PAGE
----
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Median is worse than mediocre

Today's VentureBeat had an article pointing out that the uptick in some of the macroeconomic factors won't translate quickly into an uptick in the venture capital economy.  Of course, there are some links between the overall economy and the VC world:

  • Late stage investors are heavily influenced by the public stock markets.  They have to calibrate the higher valuations they pay with the exit timing and ultimate exit valuation that the company will earn.  This applies to companies going public (not any time soon) or companies being acquired.  Public acquirers obviously worry about their own stock price when determining what they can pay for an acquired company.
  • Buyout firms are like late stage investors, but also tend to finance a significant portion of their deals with debt.  Obviously, the debt market is incredibly tight these days.  Not much of this type of deal activity here, although you may see some debt free deals such as small public companies going private to avoid the cost of being public while they regroup.
  • Early stage VCs shouldn't worry about the public market too much.  The deals they do now won't exit for 5-8 years.  Who can predict the exit environment then?  Early stage VCs should worry mostly about uniqueness of the opportunity, target market size, team strength, and capital efficiency.  However, early stage VCs also tend to get skittish during these times.

The most interesting statistic in the VentureBeat article is in the following:

But most venture capitalists will remain under considerable strain. Even when they invested during the last down cycle of 2002 and 2003 — when valuations were lower, letting them get a larger ownership stake in companies they backed — VCs didn’t do well. The median internal rate of return (IRR) for a 2002 vintage VC fund (a fund that began investing in 2002, when the stock market was rock bottom) is -1.2%, according to PE Wire, citing Thomson Reuters data. That means they’ve lost the equivalent of 1.2 percent every year over the past six years, even though VCs have had about that long to grow the companies. With the market turning downward now, it’s unlikely that number will increase significantly, as firms may have a tough time selling companies and locking into profits.

The median IRR for a 2003 vintage VC fund is 0.9 percent.

These performances are worse than many expected. The question is whether VCs will do as poorly with their 2009 funds. Uncertainty about this will only cloud the outlook for startups going forward.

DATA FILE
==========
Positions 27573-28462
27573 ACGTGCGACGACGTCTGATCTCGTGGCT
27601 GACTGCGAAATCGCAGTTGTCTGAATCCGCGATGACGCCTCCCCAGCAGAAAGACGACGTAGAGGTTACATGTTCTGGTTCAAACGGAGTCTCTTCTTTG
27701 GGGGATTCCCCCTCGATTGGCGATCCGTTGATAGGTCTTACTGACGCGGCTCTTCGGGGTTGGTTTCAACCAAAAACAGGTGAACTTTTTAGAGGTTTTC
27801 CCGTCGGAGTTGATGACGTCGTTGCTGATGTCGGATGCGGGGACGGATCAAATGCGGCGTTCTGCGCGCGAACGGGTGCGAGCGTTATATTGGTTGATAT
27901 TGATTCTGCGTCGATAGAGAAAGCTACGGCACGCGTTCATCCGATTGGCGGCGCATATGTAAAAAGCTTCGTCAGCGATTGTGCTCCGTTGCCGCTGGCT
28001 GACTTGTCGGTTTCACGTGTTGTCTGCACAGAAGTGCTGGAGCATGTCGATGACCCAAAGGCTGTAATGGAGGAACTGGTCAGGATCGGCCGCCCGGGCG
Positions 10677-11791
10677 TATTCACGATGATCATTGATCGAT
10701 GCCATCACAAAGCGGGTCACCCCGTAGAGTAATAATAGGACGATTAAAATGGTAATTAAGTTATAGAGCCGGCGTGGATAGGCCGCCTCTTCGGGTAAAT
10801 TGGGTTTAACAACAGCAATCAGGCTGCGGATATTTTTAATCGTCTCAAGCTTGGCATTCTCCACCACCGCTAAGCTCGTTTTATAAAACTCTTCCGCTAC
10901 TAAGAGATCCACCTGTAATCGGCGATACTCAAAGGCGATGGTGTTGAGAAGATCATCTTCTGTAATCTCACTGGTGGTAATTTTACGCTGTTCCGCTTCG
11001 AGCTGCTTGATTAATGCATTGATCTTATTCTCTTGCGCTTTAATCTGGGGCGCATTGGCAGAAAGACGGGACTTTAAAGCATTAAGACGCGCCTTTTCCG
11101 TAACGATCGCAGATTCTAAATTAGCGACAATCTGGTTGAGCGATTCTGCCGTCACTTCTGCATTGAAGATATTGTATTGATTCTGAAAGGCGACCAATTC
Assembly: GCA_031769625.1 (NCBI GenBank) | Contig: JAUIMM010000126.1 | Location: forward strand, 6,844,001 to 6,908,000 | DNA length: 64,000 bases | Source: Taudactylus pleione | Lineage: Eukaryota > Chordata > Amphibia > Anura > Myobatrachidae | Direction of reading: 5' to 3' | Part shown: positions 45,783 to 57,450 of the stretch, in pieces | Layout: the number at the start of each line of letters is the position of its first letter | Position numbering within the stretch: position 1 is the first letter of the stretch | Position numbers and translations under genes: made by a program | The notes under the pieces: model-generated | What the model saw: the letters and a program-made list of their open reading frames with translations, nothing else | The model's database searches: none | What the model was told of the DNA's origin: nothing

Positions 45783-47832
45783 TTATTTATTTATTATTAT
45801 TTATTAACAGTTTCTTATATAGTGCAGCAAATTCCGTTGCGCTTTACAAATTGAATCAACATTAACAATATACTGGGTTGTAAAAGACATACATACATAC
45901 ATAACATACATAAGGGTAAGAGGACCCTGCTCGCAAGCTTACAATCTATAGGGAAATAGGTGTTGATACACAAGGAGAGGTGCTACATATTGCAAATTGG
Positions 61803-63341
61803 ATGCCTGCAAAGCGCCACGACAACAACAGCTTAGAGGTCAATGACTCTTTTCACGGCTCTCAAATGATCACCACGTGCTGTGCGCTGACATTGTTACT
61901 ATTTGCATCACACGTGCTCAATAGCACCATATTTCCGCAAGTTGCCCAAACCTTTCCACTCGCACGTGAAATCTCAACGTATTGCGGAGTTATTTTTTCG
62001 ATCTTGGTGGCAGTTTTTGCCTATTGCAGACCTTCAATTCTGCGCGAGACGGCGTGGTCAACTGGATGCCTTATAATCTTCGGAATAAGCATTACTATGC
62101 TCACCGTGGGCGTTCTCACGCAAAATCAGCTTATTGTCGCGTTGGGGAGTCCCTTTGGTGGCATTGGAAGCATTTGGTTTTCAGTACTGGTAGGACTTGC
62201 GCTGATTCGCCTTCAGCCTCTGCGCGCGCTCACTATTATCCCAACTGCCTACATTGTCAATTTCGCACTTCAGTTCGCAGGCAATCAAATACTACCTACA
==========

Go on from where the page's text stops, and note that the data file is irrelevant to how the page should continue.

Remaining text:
The problem here isn't that a down cycle is the wrong time for an early stage investment.  In fact, I think that it is the best time as many investors are on the sidelines, lowering the competition for the new company.  However, I think that the reason why the median returns for these funds is so low is that there are just too many venture funds with too much money to invest.  By the time you get down to the median fund, you are much closer to the bottom of the barrel than you would like to be.  If the current top quartile of venture funds were all that existed, the category would look pretty strong.  So, that means that VCs will only be able to deliver the returns that their investors expect if the number of funds is cut by 75% and the amount of capital by about 60% (many of the top funds are also larger than the average).

LPs who invest in venture funds have figured this out, but the exodus from venture is slow.  And, there are many more LPs who have been waiting to get into the category who may be propping up funds that should otherwise be going away.  Over time, venture can only be a healty category if it takes a haircut just like the Dow Jones Industrials have.  Unfortunately, I don't see that happening any time soon.

PS - This is one reason why my new fund will be doing something different than traditional venture capital.

Update - Just after publishing this, I found this report from Silicon Valley Bank that includes lots of details on venture fund performance on page 9.  See the table below from the report that shows that even the top quartile VC fund hasn't done extremely well lately.

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